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Discussing Operational Challenges Facing Fund Managers

Dec 14, 2022

It’s no secret that fund managers continue to face challenges when it comes to their back-office operations. EisnerAmper recently hosted a breakfast roundtable in its San Francisco office on the topic, which was attended by fund managers and operational specialists in the financial services industry.    Speakers included:

  • Hannah Llaguno, chief financial officer, Cambrian Capital;
  • Mina Iskander, chief operating officer/chief financial officer/chief compliance officer, Darlington Partners; and
  • Jeffrey Stomski, partner-in-charge of EisnerAmper’s Financial Services Outsourced Services

The following topics were discussed:

Direct Hiring Versus Outsourcing

The first topic covered was a key dilemma faced by fund managers today: the decision whether to directly hire employees or to outsource to meet the needs of the fund’s operations.  In the past, management could afford to build out its back-office with specialists and support staff (e.g., traders, compliance, marketing, accounting, finance etc.).  For many managers this is not feasible in the current environment due to budgetary constraints.  This has led managers to look for candidates with a broader range of experience to assume a wider range of duties and responsibilities, which has proved to be challenging in the current market. 

Managers rely on consultants and outsourced service providers more and more to compensate for the shortfall of qualified candidates.  Operational tasks can be outsourced and completed piecemeal as needed as opposed to having full-time employees at a higher cost without the range of expertise to cover multiple functions.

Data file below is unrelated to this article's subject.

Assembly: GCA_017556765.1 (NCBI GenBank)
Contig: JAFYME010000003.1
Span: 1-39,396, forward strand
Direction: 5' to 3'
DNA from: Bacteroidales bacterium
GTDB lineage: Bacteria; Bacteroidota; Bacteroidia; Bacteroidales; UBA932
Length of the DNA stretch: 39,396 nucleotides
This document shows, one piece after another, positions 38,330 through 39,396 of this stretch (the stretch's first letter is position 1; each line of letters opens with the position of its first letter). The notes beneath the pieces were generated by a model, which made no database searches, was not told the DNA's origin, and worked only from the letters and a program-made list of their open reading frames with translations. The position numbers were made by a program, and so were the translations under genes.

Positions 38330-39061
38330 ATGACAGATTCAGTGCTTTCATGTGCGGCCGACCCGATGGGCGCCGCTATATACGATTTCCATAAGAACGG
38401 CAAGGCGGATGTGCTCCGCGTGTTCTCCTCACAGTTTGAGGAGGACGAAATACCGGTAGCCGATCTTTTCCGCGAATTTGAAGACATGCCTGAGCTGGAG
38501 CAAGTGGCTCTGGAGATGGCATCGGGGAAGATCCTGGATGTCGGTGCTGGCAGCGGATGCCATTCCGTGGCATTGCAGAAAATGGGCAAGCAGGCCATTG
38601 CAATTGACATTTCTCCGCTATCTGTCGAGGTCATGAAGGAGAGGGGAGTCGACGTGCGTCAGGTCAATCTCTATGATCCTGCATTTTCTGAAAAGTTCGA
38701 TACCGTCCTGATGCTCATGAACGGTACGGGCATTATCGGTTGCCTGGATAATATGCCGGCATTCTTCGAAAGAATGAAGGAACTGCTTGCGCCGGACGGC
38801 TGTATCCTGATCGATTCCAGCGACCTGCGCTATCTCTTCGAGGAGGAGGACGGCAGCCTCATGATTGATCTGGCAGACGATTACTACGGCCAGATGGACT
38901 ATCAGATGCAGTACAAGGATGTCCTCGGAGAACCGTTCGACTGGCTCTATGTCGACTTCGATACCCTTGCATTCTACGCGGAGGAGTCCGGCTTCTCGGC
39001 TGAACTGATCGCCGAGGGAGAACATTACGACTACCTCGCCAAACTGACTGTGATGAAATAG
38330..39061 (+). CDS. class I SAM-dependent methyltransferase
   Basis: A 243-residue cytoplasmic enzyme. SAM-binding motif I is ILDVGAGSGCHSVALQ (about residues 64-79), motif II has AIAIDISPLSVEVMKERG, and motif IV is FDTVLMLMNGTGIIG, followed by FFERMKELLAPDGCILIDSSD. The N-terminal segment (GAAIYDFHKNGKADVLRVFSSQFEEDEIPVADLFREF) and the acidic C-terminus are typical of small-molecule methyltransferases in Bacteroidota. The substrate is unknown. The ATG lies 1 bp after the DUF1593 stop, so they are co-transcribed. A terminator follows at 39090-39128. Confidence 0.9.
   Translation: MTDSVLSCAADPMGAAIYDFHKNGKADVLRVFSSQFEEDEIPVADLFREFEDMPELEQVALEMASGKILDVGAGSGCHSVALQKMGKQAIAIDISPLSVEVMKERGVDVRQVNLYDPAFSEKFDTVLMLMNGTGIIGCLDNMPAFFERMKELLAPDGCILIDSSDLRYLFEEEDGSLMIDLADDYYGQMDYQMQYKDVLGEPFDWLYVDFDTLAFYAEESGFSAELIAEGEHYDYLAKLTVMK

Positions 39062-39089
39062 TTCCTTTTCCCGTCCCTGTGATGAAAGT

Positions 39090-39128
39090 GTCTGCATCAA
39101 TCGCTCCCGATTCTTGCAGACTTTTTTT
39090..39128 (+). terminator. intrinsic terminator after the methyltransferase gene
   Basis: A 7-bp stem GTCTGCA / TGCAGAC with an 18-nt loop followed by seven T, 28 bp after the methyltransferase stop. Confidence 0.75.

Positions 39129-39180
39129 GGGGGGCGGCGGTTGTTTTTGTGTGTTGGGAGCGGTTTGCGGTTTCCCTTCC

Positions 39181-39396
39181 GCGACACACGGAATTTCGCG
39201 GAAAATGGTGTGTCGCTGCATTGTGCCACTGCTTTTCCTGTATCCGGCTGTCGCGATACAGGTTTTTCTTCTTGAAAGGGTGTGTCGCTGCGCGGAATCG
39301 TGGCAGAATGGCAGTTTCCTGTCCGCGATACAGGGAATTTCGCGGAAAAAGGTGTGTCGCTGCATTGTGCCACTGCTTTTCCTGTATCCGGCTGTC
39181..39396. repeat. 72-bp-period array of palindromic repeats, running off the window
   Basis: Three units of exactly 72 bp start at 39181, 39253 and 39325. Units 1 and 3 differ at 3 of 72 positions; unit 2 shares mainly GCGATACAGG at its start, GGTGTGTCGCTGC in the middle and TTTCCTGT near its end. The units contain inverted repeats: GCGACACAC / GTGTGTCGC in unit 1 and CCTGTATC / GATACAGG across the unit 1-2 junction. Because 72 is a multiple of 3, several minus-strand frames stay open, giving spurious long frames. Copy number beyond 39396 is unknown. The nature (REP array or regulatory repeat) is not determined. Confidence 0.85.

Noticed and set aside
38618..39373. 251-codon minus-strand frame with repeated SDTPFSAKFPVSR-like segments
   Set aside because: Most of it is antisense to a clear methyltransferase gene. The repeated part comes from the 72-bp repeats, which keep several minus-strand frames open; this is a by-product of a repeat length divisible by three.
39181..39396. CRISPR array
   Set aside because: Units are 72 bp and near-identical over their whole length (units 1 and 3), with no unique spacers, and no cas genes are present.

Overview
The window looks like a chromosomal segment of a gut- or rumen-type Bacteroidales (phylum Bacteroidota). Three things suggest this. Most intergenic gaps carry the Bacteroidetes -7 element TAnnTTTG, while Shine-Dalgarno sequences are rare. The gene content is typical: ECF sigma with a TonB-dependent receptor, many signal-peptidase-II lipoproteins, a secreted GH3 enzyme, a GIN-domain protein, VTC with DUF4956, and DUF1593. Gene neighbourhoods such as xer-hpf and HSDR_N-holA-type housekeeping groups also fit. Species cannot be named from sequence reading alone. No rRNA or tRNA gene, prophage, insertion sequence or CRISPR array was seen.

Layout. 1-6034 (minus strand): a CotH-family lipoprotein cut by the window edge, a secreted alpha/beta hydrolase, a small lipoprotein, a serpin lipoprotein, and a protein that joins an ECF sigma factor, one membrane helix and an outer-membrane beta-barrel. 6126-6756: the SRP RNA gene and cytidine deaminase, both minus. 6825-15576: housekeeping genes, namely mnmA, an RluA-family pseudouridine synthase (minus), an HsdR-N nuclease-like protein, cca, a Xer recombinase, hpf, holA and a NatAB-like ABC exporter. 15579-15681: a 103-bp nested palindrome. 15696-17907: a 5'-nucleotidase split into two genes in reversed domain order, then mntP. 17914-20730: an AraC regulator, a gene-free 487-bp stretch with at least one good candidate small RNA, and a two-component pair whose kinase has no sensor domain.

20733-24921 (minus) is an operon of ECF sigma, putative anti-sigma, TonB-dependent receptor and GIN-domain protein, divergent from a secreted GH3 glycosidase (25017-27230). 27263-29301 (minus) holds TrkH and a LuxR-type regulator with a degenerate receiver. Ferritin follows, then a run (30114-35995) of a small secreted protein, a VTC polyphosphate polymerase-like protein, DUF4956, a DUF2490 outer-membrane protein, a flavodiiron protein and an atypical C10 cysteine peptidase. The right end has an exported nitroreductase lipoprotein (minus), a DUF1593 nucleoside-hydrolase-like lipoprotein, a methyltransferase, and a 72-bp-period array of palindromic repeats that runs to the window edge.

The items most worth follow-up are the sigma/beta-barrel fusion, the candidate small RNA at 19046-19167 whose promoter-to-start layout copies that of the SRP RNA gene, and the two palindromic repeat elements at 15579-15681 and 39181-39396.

Then the discussion turned to the question: What if consulting and outsourcing costs were allocated to the funds as opposed to being borne by the management company?  The three main topics of conversation around this included:

  1. Investor sensitivity to incurring those costs;
  2. Investor expectations of how a fund’s back office should be staffed and structured; and
  3. The terms of a fund’s limited partnership agreement.

A key point agreed upon by the panelists was the need to evaluate and understand the manager’s needs when outsourcing operational functions, i.e., have a clear understanding of the services that will be provided and agree upon the deliverables.  Even with operations being outsourced, management must keep in mind that it needs to understand and take responsibility of the work done by the service providers and consultants. 


The roundtable then focused on upcoming operational challenges around compliance, which included:

  • Tracking key dates and deadlines. Panelists suggested creating a compliance calendar to stay organized and keep the entire organization informed about important regulatory events.
  • Keeping current with the constantly evolving regulatory landscape. Managers must constantly assess regulatory controls across their organizations and, where necessary, implement new controls, policies and procedures to meet regulatory changes.